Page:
lutea (Meigen, 1830)
lutea Meigen, 1830. Syst. Beschr. 6: 177
Liriomyza melanorhabda Hendel, 1931. Fliegen palaearkt.
Reg. 6(2): 232
Liriomyza melanorhabda Hendel, 1931; Spencer, 1971a. Ent.
Gaz. 22: 167.
Liriomyza lutea (Meigen, 1830); Spencer, 1972b. Handbk
ident. Br. Ins. 10(5g): 47 (fig. 145), 50
Liriomyza lutea (Meigen, 1830); Spencer, 1976. Fauna
ent. Scand. 5(1): 256, figs 452-3.
Liriomyza lutea (Meigen, 1830); Spencer, 1990. Host
specialization in the World Agromyzidae (Diptera) : 160, 231,
Larva feeding in seed-head, pupation external (Spencer, 1972b).
Larva: The larvae of flies are leg-less maggots without a head capsule (see examples). They never have thoracic or abdominal legs. They do not have chewing mouthparts, although they do have a characteristic cephalo-pharyngeal skeleton (see examples), usually visible internally through the body wall.
The larva is described by Dempewolf (2001:
Puparium: The puparia of flies are formed within the hardened last larval skin or puparium and as a result sheaths enclosing head appendages, wings and legs are not visible externally (see examples).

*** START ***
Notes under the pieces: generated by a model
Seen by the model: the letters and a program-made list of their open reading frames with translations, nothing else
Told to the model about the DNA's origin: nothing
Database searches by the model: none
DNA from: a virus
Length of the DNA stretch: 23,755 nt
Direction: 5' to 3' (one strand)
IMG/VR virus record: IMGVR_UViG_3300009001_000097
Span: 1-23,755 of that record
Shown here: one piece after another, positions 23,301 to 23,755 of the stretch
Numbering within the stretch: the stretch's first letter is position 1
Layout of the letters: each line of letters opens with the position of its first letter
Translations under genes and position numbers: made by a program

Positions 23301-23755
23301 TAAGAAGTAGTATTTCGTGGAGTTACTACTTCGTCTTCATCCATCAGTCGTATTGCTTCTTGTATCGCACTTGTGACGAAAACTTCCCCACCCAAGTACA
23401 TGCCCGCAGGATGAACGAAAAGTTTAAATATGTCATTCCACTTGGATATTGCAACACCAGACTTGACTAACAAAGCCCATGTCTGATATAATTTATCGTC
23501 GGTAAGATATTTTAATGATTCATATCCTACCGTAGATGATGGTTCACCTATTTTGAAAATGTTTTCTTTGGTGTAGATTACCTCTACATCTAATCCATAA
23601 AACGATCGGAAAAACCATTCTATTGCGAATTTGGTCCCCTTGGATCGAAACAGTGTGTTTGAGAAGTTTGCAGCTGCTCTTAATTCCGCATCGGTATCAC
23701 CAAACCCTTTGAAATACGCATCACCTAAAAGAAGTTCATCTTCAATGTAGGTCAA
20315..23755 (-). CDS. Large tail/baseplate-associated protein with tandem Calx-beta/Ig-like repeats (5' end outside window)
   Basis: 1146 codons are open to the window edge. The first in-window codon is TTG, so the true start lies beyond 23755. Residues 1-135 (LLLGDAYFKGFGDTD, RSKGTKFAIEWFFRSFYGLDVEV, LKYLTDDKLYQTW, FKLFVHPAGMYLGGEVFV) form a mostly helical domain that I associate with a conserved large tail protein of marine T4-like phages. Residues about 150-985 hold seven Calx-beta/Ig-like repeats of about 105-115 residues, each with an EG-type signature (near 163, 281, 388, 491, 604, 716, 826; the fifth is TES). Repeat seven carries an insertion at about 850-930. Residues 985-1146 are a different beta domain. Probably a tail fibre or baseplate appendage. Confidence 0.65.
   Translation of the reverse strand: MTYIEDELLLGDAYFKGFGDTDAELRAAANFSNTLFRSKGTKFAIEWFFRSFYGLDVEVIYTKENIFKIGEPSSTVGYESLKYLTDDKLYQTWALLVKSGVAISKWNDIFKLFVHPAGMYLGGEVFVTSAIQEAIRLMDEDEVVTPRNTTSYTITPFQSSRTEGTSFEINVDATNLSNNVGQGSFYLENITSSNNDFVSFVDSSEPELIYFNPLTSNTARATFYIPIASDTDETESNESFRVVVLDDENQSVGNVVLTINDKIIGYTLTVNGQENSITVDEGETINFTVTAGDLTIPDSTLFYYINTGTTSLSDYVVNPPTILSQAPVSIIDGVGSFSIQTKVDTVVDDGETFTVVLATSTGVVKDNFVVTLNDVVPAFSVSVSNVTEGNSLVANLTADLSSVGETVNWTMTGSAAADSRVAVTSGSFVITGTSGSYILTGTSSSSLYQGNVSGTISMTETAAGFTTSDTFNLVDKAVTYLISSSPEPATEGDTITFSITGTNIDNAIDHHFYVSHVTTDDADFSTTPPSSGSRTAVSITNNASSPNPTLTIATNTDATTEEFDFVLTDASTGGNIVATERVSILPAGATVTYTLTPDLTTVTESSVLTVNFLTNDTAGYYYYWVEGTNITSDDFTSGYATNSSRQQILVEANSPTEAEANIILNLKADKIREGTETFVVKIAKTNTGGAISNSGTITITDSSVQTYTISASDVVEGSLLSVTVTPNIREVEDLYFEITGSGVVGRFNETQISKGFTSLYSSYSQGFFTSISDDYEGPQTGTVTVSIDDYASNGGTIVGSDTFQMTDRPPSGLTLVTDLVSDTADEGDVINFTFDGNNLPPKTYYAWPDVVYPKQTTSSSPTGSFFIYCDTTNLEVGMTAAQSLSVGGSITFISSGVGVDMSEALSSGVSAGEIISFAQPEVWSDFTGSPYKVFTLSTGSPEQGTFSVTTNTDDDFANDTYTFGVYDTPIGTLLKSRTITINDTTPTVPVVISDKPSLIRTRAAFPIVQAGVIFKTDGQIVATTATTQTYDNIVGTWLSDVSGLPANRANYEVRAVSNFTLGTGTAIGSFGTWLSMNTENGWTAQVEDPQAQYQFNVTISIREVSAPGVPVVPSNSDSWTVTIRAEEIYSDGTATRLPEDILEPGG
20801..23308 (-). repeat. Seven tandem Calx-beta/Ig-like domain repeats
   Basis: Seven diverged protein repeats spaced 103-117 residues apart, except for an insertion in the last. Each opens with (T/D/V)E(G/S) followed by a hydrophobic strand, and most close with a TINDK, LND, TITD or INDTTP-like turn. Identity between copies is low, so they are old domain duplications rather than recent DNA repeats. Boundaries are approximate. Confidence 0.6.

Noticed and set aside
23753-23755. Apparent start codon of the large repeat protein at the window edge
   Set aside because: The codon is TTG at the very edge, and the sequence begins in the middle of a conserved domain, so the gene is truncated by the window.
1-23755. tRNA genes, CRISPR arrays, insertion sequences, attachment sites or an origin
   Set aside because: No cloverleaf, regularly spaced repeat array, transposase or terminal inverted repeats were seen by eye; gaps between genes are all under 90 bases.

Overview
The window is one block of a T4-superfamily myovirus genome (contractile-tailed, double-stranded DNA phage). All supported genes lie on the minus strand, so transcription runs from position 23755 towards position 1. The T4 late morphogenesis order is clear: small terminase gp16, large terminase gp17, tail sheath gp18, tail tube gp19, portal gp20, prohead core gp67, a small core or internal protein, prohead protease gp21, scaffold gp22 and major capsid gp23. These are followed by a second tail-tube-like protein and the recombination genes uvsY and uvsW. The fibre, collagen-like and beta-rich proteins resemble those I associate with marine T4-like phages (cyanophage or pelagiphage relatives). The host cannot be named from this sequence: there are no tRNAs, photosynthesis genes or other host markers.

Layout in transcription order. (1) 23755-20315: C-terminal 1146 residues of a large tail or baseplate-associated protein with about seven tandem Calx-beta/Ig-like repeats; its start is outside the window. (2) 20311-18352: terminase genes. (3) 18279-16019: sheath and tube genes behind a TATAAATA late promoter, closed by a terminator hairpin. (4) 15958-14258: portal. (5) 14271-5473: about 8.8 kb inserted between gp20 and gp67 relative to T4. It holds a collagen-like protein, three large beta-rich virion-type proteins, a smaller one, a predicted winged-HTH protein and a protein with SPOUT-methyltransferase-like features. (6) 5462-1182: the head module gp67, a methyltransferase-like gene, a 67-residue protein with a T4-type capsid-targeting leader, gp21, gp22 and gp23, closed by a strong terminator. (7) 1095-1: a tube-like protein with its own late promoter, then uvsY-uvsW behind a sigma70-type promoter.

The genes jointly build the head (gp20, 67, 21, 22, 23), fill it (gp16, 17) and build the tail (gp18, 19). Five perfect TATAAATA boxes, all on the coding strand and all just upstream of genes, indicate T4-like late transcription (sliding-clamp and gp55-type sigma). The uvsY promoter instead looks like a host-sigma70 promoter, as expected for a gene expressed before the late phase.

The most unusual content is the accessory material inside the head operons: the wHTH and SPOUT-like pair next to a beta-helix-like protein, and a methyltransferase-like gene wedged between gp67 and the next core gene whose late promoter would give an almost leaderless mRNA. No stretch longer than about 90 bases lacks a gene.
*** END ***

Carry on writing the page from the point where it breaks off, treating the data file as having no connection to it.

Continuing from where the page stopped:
Hosts in Great Britain & Ireland:
of year - larvae: Currently unknown.
of year - adults: Currently unknown.
in Great Britain & Ireland: Kent (Wrotham), Hertfordshire (Tring),
Cambridge (Chippenham Fen), Westmorland (Grasmere), Denbighshire (Cefn-y-bedd)
and Dunbarton (Bonhill) (Spencer, 1972b: 50); Cambridgeshire (VC29), Cheshire (VC58), Denbighshire (VC50), Flintshire (VC51),
Glamorganshire (VC41), South Lancaster and South Somerset (NBN
NBN Grid Map:
elsewhere: Widespread but local in Europe including Denmark,
Finland, Sweden (Spencer, 1976:
256), Belgium, Czech Republic, Hungary, Italian mainland, Lithuania,
Poland, Spanish mainland and The Netherlands (Martinez in Fauna Europaea).
NBN Interactive Grid Maps of known host species:
British and Irish Parasitoids in Britain and elsewhere: